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War Along the Border
The Mexican Revolution and Tejano Communities
By Arnoldo De León
Texas A&M University PressCopyright © 2012 University of Houstonâ"Center for Mexican American Studies
All rights reserved.
Beyond Borders Causes and Consequences of the Mexican Revolution
The Mexican Revolution of 1910–1920 was the first successful revolution of the twentieth century. It was also the most enigmatic. It overthrew a dictatorship, but unlike other major revolutions such as the Russian, Chinese, or Cuban, no unified ideology directed it. No vanguard party seized power and implemented clearly articulated reforms designed to create an idealized society. Instead, the ruling party that emerged in Mexico coalesced after the Revolution and rested on a delicate alliance of often competing groups whose visions of what revolutionary Mexico should look like had differed violently.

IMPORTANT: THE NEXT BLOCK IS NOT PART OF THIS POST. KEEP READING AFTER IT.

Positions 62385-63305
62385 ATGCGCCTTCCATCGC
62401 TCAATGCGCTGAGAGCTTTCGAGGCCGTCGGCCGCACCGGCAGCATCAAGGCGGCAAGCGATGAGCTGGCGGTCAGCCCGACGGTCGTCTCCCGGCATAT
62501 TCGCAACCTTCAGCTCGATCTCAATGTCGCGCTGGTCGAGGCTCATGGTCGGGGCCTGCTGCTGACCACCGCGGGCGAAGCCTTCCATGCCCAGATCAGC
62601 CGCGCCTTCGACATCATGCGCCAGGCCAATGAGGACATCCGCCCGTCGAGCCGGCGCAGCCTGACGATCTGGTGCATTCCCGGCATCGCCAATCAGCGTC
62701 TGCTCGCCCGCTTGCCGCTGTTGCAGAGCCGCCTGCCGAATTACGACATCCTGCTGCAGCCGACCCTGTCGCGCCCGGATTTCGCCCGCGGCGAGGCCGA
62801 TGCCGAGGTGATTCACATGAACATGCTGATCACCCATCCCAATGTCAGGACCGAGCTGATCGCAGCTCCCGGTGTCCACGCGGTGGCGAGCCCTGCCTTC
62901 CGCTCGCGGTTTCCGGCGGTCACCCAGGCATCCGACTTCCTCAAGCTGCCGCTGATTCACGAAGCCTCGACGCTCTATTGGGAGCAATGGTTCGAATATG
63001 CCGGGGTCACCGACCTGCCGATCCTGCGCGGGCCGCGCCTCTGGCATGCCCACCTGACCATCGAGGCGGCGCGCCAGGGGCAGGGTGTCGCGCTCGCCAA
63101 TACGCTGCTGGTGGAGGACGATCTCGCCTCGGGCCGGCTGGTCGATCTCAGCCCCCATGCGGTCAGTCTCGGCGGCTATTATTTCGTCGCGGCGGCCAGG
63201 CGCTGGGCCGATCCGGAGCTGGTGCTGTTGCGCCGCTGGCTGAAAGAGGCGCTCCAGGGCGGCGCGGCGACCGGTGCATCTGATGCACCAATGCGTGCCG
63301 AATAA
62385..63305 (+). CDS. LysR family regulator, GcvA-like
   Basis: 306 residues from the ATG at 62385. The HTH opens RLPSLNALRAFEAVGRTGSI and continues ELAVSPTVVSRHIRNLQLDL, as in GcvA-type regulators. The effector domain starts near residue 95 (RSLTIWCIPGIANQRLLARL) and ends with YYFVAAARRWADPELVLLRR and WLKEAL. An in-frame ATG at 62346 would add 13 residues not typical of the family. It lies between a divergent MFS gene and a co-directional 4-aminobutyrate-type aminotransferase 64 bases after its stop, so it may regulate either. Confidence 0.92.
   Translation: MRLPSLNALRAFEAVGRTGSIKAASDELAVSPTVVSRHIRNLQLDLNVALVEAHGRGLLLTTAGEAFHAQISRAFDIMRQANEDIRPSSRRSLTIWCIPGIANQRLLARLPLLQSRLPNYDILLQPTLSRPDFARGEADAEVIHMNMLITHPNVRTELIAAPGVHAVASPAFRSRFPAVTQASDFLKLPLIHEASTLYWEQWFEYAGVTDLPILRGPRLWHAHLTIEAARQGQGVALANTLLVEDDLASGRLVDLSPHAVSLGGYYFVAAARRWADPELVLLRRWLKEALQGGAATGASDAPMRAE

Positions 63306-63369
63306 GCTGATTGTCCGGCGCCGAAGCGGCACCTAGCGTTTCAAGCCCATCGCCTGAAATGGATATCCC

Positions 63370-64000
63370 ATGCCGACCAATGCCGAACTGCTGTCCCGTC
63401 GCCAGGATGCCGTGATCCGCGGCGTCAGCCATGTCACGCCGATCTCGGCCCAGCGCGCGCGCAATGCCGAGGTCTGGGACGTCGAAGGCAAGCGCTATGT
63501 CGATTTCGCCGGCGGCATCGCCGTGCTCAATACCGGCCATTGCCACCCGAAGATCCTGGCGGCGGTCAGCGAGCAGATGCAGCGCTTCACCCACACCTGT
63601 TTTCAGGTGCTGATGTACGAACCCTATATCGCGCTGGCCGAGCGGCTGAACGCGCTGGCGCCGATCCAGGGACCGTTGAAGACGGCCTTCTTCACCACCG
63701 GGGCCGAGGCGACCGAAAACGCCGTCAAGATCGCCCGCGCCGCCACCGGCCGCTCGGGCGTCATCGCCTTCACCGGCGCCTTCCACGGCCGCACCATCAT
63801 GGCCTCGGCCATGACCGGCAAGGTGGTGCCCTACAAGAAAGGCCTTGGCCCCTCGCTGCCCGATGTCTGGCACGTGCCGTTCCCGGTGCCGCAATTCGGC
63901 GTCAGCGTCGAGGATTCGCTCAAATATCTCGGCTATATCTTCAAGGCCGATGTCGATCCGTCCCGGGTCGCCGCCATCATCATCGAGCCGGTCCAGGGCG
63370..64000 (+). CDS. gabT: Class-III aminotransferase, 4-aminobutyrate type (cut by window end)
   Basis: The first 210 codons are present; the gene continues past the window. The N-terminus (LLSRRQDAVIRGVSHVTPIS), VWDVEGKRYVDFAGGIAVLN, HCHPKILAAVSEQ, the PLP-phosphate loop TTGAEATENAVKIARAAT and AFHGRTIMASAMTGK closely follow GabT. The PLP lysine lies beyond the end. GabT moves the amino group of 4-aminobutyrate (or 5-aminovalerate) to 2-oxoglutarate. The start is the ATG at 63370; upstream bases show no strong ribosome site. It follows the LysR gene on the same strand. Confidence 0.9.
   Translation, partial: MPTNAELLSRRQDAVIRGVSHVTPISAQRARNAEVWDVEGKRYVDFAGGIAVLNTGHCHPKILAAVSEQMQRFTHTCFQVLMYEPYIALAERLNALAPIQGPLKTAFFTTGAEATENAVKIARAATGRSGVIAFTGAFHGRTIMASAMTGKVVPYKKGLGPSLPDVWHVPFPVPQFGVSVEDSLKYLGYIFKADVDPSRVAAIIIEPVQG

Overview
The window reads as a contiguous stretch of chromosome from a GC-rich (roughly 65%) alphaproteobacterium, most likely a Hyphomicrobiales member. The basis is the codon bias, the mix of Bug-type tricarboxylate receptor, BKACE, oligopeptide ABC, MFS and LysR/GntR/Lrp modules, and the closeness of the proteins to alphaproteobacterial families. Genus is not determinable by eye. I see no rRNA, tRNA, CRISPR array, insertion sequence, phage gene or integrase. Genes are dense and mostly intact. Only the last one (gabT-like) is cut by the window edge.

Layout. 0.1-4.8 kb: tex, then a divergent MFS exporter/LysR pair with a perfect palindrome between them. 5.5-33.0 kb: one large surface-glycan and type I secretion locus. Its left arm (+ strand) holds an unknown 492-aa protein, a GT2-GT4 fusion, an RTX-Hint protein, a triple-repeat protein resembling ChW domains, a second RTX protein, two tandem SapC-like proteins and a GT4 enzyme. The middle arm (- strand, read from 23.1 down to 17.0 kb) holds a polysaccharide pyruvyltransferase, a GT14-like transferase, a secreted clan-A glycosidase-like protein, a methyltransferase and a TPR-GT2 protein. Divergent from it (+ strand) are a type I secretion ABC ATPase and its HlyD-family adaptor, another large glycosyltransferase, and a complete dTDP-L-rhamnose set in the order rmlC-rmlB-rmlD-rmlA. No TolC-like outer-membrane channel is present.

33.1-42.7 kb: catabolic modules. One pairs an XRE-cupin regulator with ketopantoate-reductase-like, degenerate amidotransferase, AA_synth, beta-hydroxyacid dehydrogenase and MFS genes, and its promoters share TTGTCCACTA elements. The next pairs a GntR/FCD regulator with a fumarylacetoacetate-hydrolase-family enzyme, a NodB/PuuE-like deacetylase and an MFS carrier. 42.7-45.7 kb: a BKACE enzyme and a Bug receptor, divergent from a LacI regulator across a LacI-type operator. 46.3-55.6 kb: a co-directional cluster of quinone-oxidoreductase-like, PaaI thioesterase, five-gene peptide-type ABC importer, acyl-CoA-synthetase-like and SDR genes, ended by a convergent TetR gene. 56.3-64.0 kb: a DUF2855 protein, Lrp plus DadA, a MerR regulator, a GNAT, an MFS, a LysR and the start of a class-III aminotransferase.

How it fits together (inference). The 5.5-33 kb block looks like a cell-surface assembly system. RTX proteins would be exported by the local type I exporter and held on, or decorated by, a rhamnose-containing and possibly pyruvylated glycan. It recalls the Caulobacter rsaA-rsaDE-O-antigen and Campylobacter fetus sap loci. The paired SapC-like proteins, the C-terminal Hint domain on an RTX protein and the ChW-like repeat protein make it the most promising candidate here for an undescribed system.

The outcome of that struggle defined the future of modern Mexico and transcended its borders, impacting society in the United States, especially in border states like Texas. Revolutionaries, reactionaries, migrant workers, labor organizers, and refugees, found their way to the state. From the increased ethnic violence and initial civil rights activism of early twentieth century Texas, to immigration and the politics of ethnicity today, the results of the Mexican Revolution reached beyond the border.